Dreams Taking Shape, or How One Lady Built a Campus out of Passion and Clay

For decades, my parents used the butter compartment of their refrigerator to house a clay stegosaurus I’d made in kindergarten. Preserved like some woolly mammoth frozen in glacial ice, it lived there, snuggled up next to a chocolate mouse (a treasure of my brother’s). I was in my 30s before it was whisked away by a curveball in time.

There are, naturally, many such clay creatures tucked into nooks of homes everywhere. To be a parent is to carve out such shelters of sentiment. In Nashville, this phenomenon can likely be traced to potter Danielle McDaniel, also known as The Clay Lady.

McDaniel has taught pottery to thousands of Middle Tennessee children since 1982 through the “in-house field trips” she offered to schools. During these, she taught up to 800 students a week to create clay artworks. She also developed The Clay Lady Way®, a teaching modality for art educators that trims clay firing into one step instead of two, cutting down on the time and costs needed to create pottery.

Nan Jacobsohn leading a Campus workshop. Photograph by Tammy Gentuso

Nan Jacobsohn leading a Campus workshop. Photograph by Tammy Gentuso

McDaniel says she has always told her students: “To be an artist I take what I think, I take what I feel, I mix it all up and make something real.”

McDaniel’s entry into pottery was somewhat stereotypical: she was a frustrated college student. “I thought, what did I do in school that I loved the most? And I remembered in ninth grade I won first place for a clay baby shoe. So I thought, I’ll just take a clay class. And I fell in love with it.”

While mostly self-taught, McDaniel initially studied pottery under Lena Lucas, who taught with Metro Parks Centennial Art Center for 37 years. It clicked. After a time, McDaniel discovered that she could not only create art from clay, she could teach it.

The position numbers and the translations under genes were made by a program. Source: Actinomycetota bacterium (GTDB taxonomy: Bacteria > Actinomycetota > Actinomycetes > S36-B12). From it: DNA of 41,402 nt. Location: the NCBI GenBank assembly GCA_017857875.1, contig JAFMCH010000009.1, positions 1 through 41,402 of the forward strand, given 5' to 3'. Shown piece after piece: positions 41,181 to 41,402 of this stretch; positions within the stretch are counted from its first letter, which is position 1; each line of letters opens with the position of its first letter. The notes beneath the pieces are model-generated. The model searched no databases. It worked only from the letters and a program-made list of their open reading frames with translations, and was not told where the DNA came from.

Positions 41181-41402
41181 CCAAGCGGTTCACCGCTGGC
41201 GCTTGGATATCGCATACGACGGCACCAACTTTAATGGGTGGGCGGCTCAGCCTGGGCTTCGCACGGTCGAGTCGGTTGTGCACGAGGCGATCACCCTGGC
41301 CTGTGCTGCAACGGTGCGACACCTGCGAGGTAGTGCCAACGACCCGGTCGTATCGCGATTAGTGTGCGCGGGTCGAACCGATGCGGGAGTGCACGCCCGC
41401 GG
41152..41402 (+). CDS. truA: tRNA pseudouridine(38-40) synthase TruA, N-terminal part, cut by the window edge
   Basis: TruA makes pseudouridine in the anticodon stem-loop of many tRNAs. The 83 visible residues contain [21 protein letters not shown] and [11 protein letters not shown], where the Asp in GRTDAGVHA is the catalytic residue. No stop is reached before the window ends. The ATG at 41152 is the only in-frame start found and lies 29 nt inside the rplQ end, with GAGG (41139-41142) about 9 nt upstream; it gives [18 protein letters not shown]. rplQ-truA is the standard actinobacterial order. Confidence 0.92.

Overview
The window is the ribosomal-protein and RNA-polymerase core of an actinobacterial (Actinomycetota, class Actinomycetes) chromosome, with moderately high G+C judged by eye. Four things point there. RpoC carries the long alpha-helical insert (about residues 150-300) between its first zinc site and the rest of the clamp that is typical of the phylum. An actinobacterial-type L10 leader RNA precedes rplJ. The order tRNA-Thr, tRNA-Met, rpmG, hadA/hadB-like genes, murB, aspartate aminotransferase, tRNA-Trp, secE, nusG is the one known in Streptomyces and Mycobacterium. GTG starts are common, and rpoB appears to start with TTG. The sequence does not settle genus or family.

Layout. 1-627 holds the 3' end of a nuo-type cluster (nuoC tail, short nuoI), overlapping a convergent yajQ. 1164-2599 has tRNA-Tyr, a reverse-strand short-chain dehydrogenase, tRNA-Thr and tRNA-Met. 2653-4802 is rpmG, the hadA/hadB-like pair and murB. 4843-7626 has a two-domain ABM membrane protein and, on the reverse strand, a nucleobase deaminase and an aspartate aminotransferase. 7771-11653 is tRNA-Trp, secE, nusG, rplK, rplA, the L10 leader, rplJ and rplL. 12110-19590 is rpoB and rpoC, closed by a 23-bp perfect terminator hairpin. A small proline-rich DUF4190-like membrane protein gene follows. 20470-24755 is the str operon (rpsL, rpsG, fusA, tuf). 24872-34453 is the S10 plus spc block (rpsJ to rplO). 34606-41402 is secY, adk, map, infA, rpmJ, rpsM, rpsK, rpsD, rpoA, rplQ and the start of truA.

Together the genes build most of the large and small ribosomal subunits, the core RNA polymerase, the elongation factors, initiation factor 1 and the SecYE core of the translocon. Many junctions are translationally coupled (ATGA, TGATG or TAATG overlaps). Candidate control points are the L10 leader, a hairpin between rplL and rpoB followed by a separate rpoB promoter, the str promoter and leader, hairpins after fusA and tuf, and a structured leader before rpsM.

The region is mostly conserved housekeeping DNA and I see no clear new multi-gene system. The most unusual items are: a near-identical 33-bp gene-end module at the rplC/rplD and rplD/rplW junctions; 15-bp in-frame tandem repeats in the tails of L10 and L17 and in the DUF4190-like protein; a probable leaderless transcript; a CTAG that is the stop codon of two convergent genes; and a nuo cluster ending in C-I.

But after 28 years of traveling to schools, McDaniel put down roots with her popular pottery operation called The Clay Lady’s Campus. Located at 1416 Lebanon Pike, this 30,000-square-foot campus is home to The Clay Lady’s Studio, Artist Co-op and Galleries, and Mid-South Ceramic, a pottery supply company operated by McDaniel’s business associate, Tami Archer.

McDaniel still teaches plenty of children, as well as students of all ages. Each week, around 125 to 150 students arrive at the The Clay Lady’s Campus to take pottery classes, and 100 to 200 children and adults visit for field trips and tours. Additionally, the campus provides ten weekend workshops each year. There are two studios for classes and workshops. “What a thriving community we are,” McDaniel says.

Through its Artist Co-op of 65 members, the campus also acts as an incubator for those who want to grow in the art of pottery. McDaniel does not jury in artists. She wants an environment in which budding potters can be mentored by more seasoned artists. The focus is not on competition. “We call it co-opetition,” McDaniel says.

Then there are the studios, which nurture artists’ studies. One building provides 25 private studios, and another, Studio B, houses 20. McDaniel says, “Studio B is an elevation; it’s more for artists who operate like a small business.”

Caroline Cercone creating Husk cups. Photograph by Tamara Reynolds

Caroline Cercone creating Husk cups. Photograph by Tamara Reynolds

McDaniel now has her eyes set on yet another goal. She wants to use the synergy of The Clay Lady’s Campus to help grow a larger organism, that of City Side, an enclave that recently became a designated neighborhood, such as East Nashville or Germantown. Its tagline, “Industrial Past, Innovative Future,” is an apt description. Its supporters dream it will ultimately become an artists’ hub that features affordable housing.

“I don’t want to just be a pottery studio,” McDaniel says. “I want to have an impact on the city—not only by helping artists have a full-time career in art, but also by giving the community an opportunity to come see it made, come see it sold, come make it, be a part of it. And to see it as a business instead of a hobby or something fun.”

McDaniel dreams of building dormitory-style housing on the roof of Studio B to create live-work spaces. She has also spoken to an array of urban housing experts for advice on how to bring affordable housing to the area. Her ideas are percolating.

Meanwhile, visitors descend upon McDaniel’s campus each week to see the magic first hand. It’s then that she takes the opportunity to publicize City Side’s potential.

“Right now, anytime someone comes to visit me I tell them I’m building a sandcastle and I’ve got one cup of sand,” she says. “Come bring your cups of sand so we can build a sandcastle. Because it takes more than one. I’m here singing my song and doing my dance and creating the energy, the vortex, to bring people in.”

For more information about The Clay Lady’s Campus, please visit www.theclaylady.com.

 

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